This January, the Hyde Park & Kenwood Interfaith Council, an association of religious leaders and organizations in the local community, announced the formation of an Anti-Violence Task Force to address rising rates of violent crime in their congregations’ neighborhoods.
The formation of the task force was first announced in a letter in the Hyde Park Herald on Martin Luther King Jr. Day.
“We, as faith leaders, feel strongly about the need for a response from the faith community,” the task force wrote, responding to a number of recent violent incidents in Hyde Park and Kenwood, including a widely-publicized UCPD shooting. “[We need] a response that will seek to address root causes, and that will allow us to use our voices and resources to bring about the changes needed to literally ‘Stop the Violence.’”
The task force is led by Reverend Veronica Johnson, one of the pastors of the Hyde Park Union Church. “Many faith leaders in our community have been involved in other groups that have been addressing violence across the city,” Johnson said when asked about the origins of the task force. With violent crime on the rise in Hyde Park, Johnson felt as though the faith community had a responsibility to step up and offer their resources and perspectives—because, she said, “If not now, when?”
Brie Loskota, the newly-appointed executive director of the University’s Martin Marty Center for the Public Understanding of Religion, represents the University on the Anti-Violence Task Force. Loskota believes that communication between faith groups is critical for an even distribution of resources among leaders and congregations. “Religious leaders often don’t know what other religious leaders and clergy are doing,” she explained. “Everyone has to take on every component of every issue.”
In their public letter, the task force shared their plans to prevent violence through education, service, outreach, and advocacy.
“[We’re looking at] education from the perspective of understanding root causes of violence, as well as understanding specifically what is happening [in our community]…ignorance is going to lead to more chaos and confusion,” Johnson said.
“If you pay attention to what is being learned when you study those at risk of becoming violent offenders, you will find poverty,” Johnson said. “But you will also find that they have been marginalized and disenfranchised—everything that comes from being Black in America. [Rebuilding is] not easy and it’s not fast.”
The task force intends to establish a mental health and trauma response program that supplies social and emotional care to those impacted by violent incidents. The task force also hopes to provide physical spaces for students and community members to congregate in the wake of violence and find spiritual relief.
“Our groups are about spiritual care,” said Nancy Goede, the pastor at the Augustana Lutheran Church of Hyde Park and a member of the task force. She stressed the need for group engagement with anti-violence efforts. “It’s easy for people to become dispirited and hopeless, and it's hard to turn that around by yourself.”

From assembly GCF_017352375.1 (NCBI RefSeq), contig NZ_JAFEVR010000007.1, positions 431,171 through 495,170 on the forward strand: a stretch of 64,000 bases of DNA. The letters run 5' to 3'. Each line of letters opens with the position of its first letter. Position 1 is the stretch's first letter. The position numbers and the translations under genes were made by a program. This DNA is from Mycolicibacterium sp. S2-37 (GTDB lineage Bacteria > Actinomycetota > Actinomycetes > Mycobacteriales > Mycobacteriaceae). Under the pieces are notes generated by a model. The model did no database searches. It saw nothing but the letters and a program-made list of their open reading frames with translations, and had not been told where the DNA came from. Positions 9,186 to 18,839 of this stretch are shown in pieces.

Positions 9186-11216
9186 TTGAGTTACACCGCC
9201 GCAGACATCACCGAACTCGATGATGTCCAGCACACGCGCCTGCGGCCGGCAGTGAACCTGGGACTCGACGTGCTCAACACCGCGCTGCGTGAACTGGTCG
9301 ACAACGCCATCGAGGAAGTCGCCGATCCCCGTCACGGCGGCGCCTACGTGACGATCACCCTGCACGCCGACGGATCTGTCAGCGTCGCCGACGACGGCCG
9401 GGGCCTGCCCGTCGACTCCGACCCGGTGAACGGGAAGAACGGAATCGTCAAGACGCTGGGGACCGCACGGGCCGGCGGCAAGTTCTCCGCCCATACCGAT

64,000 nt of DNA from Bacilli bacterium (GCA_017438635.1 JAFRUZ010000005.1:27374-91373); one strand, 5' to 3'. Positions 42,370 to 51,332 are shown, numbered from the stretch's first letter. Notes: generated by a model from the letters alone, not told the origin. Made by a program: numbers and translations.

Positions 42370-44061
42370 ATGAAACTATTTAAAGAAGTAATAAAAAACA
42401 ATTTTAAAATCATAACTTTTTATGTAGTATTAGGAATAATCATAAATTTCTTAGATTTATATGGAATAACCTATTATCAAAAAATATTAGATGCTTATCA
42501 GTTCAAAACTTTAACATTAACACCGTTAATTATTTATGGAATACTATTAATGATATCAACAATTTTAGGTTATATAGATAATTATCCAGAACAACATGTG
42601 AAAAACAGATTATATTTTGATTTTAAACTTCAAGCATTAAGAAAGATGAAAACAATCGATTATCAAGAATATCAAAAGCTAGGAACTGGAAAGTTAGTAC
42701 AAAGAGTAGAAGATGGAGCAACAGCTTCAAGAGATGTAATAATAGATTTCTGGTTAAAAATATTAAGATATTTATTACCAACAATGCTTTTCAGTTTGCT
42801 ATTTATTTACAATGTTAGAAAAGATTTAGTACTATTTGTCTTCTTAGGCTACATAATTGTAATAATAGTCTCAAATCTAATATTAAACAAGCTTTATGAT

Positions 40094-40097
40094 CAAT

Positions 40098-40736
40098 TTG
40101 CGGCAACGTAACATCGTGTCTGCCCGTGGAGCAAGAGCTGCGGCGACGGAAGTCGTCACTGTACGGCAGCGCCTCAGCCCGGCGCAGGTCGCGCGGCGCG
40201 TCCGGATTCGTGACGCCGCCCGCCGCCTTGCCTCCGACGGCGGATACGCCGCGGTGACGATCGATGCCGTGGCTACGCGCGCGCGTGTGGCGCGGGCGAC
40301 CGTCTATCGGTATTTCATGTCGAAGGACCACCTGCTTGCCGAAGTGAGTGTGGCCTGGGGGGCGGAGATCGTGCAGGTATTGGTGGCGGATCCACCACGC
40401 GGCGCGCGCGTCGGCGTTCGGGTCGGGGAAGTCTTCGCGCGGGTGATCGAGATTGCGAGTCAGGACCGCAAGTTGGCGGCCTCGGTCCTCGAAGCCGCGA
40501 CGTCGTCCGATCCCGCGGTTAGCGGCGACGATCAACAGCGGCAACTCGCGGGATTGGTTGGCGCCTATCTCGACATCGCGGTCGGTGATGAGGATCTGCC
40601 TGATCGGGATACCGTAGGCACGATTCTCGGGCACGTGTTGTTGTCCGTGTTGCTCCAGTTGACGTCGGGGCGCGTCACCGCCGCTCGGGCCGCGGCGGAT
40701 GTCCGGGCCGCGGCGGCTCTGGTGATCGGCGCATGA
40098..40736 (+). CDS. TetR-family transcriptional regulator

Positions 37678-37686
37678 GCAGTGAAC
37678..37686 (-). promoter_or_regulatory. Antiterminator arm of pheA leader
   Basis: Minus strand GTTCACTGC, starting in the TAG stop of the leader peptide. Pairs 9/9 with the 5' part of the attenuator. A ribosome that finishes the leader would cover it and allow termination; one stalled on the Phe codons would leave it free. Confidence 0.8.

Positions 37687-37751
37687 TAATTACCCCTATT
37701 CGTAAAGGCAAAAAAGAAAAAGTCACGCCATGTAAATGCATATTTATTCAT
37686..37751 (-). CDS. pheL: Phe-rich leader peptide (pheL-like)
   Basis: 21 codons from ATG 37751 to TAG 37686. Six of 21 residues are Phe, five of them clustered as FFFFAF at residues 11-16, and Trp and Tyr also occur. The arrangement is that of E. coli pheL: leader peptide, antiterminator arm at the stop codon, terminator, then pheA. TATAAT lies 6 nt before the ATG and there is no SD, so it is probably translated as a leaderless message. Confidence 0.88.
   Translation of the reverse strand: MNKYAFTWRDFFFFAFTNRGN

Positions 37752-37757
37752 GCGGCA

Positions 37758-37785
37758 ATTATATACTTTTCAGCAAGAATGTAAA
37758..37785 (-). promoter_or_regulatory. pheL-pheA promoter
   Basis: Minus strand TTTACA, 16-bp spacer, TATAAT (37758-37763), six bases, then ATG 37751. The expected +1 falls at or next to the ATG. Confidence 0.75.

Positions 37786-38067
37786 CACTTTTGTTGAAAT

Through outreach and advocacy, the program will connect local communities with the resources needed for grassroots violence prevention.
“Advocacy [ensures] that we don’t go in saying, ‘Well, we know what services you need and here they are,’ but more try to understand compassionately…what services people think they need, and how can we facilitate those services to come about,” said Saba Ayman-Nolley, the president of the Interfaith Council, who worked closely with Johnson to establish the new task force.
The task force hopes to engage the University in its anti-violence work. “[The University] has to stop being an island, which it has been for some decades,” said Ayman-Nolley, herself a University alum. “I think there are elements of the University that are listening, that are trying very hard, and my hope is that we will connect to those elements and work together with them.”
All members of the task force expressed hope that University students interested in faith-based activism will join with the Anti-Violence Task Force. “We’re looking for people who can serve, and help us think through and create programs,” said Johnson.
She also emphasized that the task force is “brand-spanking new,” and that not every logistical detail has been hammered out. “People can also decide, I have artistic talent, and I would like to work on some kind of artistic piece to help me think through race and violence and myself,” Goede said. “There are all kinds of possibilities for people to get involved.”
Students looking for a way to promote anti-violence through their faith will be welcome in the task force. In the words of Loskota, it’s “a beautiful fabric of people all working in concert towards a shared goal of a flourishing community,” one that is already working to set up community programming. Students interested in joining the task force can reach out to them at their email: firstname.lastname@example.org.